Authentication was the main topic tonight. Not the most exciting subject, but clearly pretty key in developing usable and secure web applications. After a general overview, focusing mainly on Devise, we installed Devise and began to incorporate various authenticating functions into the Movies app. Our task for the last hour of class was to change the app to allow only the user who created a given movie to edit it. I knew this meant establishing a user ID system, which would involve making changes in the movies controller and adding a new category to the schema and several files within the App/Views/Movies folder. But once again, I ran up against syntax issues. What is a correct method for 1) creating an ID for each user and 2) giving certain permissions only to that specific user? By the end of the class, I still didn’t know the answer. The homework for Monday—building our own version of Bitly—is now filling me with dread. Ah well, just gotta keep on plowing ahead.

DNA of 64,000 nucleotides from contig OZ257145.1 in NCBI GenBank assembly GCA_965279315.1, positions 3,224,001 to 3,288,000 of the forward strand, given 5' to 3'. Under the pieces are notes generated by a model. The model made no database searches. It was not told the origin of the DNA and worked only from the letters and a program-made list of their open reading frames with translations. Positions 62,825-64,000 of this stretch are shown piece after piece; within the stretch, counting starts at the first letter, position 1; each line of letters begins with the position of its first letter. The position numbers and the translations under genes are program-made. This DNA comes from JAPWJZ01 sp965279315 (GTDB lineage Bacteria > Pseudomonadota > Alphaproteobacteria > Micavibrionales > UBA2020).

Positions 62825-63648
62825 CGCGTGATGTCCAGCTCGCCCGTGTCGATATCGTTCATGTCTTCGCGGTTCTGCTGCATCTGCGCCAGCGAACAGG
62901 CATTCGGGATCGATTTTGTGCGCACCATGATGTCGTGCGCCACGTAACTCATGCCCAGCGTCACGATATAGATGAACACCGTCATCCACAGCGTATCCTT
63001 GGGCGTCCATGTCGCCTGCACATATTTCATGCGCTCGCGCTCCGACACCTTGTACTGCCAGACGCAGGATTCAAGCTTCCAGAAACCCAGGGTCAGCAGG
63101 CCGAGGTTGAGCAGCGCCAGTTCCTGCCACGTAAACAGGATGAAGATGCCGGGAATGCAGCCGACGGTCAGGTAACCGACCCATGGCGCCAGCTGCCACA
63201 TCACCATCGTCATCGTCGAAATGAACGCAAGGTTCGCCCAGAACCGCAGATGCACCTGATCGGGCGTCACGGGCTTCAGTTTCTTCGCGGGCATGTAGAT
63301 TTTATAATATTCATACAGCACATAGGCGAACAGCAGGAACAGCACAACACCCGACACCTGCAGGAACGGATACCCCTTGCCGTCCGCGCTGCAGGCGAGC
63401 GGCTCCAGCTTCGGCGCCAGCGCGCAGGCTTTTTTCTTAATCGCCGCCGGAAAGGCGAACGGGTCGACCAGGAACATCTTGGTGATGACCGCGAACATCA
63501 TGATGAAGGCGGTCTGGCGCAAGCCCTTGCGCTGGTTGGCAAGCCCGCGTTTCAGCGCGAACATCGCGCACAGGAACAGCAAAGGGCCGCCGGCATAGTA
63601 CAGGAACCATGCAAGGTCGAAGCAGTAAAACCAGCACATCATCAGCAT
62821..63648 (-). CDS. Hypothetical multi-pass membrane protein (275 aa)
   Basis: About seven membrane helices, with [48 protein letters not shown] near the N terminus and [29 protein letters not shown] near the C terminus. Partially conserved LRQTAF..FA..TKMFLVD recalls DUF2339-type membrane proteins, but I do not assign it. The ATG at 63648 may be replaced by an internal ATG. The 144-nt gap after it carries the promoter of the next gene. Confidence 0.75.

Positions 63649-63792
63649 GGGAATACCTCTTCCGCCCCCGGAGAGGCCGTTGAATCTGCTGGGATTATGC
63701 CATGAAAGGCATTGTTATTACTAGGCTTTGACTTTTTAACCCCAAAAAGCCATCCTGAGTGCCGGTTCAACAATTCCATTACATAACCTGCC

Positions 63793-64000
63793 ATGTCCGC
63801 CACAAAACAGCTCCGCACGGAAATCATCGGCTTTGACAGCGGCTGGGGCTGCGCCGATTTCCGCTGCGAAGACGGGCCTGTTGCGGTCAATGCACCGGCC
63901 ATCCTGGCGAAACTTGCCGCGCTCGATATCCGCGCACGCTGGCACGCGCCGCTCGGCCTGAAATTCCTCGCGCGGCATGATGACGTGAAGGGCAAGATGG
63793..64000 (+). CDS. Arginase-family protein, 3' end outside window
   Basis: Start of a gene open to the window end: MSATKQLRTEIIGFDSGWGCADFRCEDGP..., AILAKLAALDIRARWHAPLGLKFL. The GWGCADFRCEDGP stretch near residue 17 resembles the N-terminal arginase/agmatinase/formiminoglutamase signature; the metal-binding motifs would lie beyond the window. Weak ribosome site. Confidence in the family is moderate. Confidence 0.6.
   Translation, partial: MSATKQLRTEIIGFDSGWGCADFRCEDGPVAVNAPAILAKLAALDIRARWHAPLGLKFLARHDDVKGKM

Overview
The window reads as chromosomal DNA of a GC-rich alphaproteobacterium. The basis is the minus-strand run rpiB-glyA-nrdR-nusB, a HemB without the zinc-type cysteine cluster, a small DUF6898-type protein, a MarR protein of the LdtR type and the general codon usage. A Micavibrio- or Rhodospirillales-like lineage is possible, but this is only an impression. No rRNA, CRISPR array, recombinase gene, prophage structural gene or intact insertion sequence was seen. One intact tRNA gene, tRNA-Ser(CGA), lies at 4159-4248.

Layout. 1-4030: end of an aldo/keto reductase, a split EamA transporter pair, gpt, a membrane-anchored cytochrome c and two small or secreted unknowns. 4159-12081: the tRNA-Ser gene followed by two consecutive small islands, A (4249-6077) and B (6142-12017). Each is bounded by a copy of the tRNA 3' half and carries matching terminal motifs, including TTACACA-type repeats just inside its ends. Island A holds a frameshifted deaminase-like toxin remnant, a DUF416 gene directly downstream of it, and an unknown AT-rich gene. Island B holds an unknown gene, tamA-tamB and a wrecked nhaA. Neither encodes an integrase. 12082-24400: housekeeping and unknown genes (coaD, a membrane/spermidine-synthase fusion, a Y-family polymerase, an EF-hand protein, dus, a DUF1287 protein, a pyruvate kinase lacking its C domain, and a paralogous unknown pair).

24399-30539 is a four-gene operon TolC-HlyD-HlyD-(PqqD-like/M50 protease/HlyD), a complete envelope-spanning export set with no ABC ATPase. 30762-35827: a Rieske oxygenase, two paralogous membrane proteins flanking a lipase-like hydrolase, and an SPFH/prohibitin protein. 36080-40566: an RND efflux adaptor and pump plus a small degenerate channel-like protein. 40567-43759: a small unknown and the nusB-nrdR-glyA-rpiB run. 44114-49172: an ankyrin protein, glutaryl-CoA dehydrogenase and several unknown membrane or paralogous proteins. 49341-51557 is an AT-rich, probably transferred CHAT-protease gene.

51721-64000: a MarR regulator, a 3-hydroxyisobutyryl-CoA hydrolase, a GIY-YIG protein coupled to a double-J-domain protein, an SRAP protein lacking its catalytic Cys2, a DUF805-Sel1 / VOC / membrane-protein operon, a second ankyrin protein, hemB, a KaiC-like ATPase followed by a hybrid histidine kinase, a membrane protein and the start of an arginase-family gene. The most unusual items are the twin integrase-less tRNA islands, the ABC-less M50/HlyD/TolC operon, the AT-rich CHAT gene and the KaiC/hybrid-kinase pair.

Monday, August 19

Tonight’s class was completely taken up with one coding exercise: building out the Movies app. The work on forms and models continued, and we also ventured into the important new area of validations. I sat down in my chair at 6:30 and didn’t budge from it for the next three hours. It took my partner Matthew and I nearly the whole class, but we got all the new functions to work. Being able to go back over the work we’d already done on the Shirts app was key, because we were able to use the same basic syntax a lot of the time (though not all the time). And I finally got my Timestunes program to work just the way I want it. Nick showed me that I needed an extra method in the New Stories class to stop the stories from being appended to each other (the wording he chose for the method was “clear”). Nice!

Wednesday, August 14